Soon enough, it is 18:00+ and pitch black. I go with Vilma and Ruza to see what I have not previously witnessed, one thousand candles, each on a tiny boat, one each for all persons missing, not accounted for, disappeared, ‘gone missing’. The Danube flows past Vukovar, a river of history and mystery. A thousand candles for the unforgotten because we remember for them.
One candle each for the thousand persons who are unaccounted for, yet here again, we remember for them. Deposited upstream from three boats, the thousand candles drift downstream longer than a kilometer. My camera cannot adequately capture their breath. The moon, since last extraordinary display event ‘super moon’ in 1948, is in bright display. Yet, its light fails to illuminate this solemn Remembrance. Many people watch, nobody speaks, and a young mother nurses her baby. Tomorrow more will be revealed.
Now Saturday (19 November) morning at 07:00, sleeping a bit longer from physical and emotional exhaustion, I return to Center. The open market has returned to normal typical activity, and much surprise to me too…
I drive past a long tented area. Yesterday it encompassed a great many tables with adjacent food preparation. Feeding 100,000+ people requires such and many more. This morning, even so early, the tables are gone but with human waste of empty cups and paper plates littering the ground.
Onward I drive, returning to the Vukovar Memorial Cemetery to capture 25 years plus one day in pictures. The pavilion (that yesterday you could not get close to as Mass was being celebrated) stands empty with the canvas cover [roof] now lowered to disassemble position. There are a few, actually several, people coming and going that perhaps could not come yesterday because they were service staff working to feed the 100,000+ people that returned to Vukovar Remembrance.
Now about 10:00 in the morning, the cemetery area has been picked-up of human trash, collected in black plastic bags to be disposed of, perhaps in earthen burial pits. Twenty five years ago black plastic body bags were not required for disposing of ‘human litter’!
The day after twenty-five years ago, human litter was human beings. Of the perpetrators, certainly for some of them, I am prayerfully for some of them, the enormity of the deprivation of human life wrought while they were drunk and disorderly, invaded their mind with revulsion for what they participated in and thus captured as the chronicle of their lives.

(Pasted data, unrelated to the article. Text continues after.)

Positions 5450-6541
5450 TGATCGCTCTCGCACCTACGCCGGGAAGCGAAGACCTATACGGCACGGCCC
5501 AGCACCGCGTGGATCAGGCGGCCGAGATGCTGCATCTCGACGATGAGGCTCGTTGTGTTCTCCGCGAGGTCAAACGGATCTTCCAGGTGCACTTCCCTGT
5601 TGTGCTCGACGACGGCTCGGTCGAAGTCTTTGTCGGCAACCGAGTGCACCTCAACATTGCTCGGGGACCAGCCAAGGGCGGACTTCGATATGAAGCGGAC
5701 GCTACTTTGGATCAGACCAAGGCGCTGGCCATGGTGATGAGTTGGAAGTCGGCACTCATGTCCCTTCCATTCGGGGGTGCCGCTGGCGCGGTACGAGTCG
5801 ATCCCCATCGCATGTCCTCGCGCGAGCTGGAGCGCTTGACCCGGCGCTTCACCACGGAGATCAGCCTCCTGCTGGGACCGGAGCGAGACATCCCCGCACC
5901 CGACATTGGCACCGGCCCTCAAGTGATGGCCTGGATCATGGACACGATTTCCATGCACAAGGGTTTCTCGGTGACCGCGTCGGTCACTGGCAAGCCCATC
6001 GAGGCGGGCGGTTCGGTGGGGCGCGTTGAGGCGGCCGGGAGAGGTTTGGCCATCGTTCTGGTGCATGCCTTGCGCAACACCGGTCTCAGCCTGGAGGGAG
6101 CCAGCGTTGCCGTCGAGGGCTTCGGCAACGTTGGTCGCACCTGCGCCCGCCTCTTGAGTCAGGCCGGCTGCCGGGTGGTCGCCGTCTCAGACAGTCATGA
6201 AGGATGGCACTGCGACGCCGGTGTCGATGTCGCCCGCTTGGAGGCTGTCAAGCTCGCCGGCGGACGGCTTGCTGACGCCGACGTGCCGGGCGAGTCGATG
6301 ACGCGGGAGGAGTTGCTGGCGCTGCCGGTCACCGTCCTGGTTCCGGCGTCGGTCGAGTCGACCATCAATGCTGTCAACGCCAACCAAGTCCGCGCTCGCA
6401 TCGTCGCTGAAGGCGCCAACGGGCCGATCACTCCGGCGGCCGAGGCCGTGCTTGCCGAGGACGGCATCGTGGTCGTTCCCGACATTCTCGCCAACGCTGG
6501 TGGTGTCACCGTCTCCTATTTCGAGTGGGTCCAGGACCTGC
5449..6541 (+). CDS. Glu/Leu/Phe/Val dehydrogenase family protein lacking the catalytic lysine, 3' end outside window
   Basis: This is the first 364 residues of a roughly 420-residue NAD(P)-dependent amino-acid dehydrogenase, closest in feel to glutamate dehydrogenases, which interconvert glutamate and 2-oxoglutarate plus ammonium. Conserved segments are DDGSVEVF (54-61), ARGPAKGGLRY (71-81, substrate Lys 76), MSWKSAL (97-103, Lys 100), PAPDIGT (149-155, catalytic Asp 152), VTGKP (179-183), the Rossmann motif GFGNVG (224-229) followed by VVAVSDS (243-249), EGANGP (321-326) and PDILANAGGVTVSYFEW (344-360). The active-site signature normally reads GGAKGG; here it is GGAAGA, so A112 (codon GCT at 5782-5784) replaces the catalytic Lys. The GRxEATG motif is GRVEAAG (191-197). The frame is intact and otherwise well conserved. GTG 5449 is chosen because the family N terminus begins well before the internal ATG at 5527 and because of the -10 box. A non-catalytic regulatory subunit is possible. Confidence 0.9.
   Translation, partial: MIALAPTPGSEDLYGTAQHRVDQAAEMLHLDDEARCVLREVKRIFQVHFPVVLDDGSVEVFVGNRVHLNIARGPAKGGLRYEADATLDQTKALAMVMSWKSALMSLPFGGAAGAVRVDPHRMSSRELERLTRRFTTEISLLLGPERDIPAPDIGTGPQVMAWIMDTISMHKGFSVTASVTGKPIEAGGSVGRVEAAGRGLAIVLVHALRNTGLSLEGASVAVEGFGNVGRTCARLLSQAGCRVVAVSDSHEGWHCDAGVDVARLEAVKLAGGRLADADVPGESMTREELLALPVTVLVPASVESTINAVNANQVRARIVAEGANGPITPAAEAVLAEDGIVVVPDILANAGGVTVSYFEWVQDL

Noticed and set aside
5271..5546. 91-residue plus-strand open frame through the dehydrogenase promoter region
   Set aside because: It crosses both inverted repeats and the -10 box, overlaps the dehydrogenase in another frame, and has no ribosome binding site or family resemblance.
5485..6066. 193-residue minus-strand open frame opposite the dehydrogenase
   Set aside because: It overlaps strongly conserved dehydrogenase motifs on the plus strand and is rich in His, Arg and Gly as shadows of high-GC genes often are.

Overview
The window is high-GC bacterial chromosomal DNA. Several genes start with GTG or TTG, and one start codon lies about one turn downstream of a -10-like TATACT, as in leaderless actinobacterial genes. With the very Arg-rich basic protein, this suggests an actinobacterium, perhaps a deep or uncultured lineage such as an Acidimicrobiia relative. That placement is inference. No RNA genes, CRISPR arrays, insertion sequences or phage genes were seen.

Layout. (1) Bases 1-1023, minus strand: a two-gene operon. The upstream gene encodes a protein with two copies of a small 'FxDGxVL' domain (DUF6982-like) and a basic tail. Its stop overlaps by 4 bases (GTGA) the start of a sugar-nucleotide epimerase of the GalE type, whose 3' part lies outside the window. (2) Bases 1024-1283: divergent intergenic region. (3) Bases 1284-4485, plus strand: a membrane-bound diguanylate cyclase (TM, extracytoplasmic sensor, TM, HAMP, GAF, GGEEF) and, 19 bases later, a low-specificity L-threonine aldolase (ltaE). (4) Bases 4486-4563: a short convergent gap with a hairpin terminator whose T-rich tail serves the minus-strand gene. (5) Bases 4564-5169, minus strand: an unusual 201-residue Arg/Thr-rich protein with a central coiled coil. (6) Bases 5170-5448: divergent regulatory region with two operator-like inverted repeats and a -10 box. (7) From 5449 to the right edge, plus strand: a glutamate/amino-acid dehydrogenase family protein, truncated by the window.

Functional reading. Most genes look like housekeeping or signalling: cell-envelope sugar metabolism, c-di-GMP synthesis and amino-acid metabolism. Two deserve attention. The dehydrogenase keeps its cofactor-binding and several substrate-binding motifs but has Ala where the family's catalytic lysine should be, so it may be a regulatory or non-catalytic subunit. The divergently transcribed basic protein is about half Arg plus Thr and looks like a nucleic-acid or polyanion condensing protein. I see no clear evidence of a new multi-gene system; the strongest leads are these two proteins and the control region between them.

November 19th, 1991 [be there in your mind] and Remember all of Vukovar murdered heroes. They don’t remember, we must Remember for them.
I returned to the memorial cemetery at dusk. The votive candles, individually lit one-by-one each deposited by an individual person that Remember. By now the temperature has fallen to about 13 degrees with a slight breeze. Yet, as I stand downwind of certainly thousands of candles, the air temperature is 22+ degrees, a LOT of candles. I reflect as this is the warmth of the spirits of the dear departed giving their gratitude to we who come to Remember the chronicle of innocent victim lives.
Grave-sites of those who were ‘eliminated’ between August and December 1991 are adorned with every flower and candle that our Remembrance can enshrine. Here too, the thousand of lost ‘gone missing’ are remembered in an array of 36 by 28 stone crosses. Each Remembered with flowers and votive candles but where are they, dumped in mass graves … somewhere … nearby.
So, that is the point of this Vukovar Remembrance of 25 years ago, the missing are still missing! With 25 years of Remembering, the 25 years of Croatian governments have failed to achieve, even failed to try to achieve, secretly know grave-sites in villages around Vukovar.
For the families of the victims of the JNA executioners, where are the missing buried. This question is foremost what these families remember for all these 25 years!,” Connor Vlakancic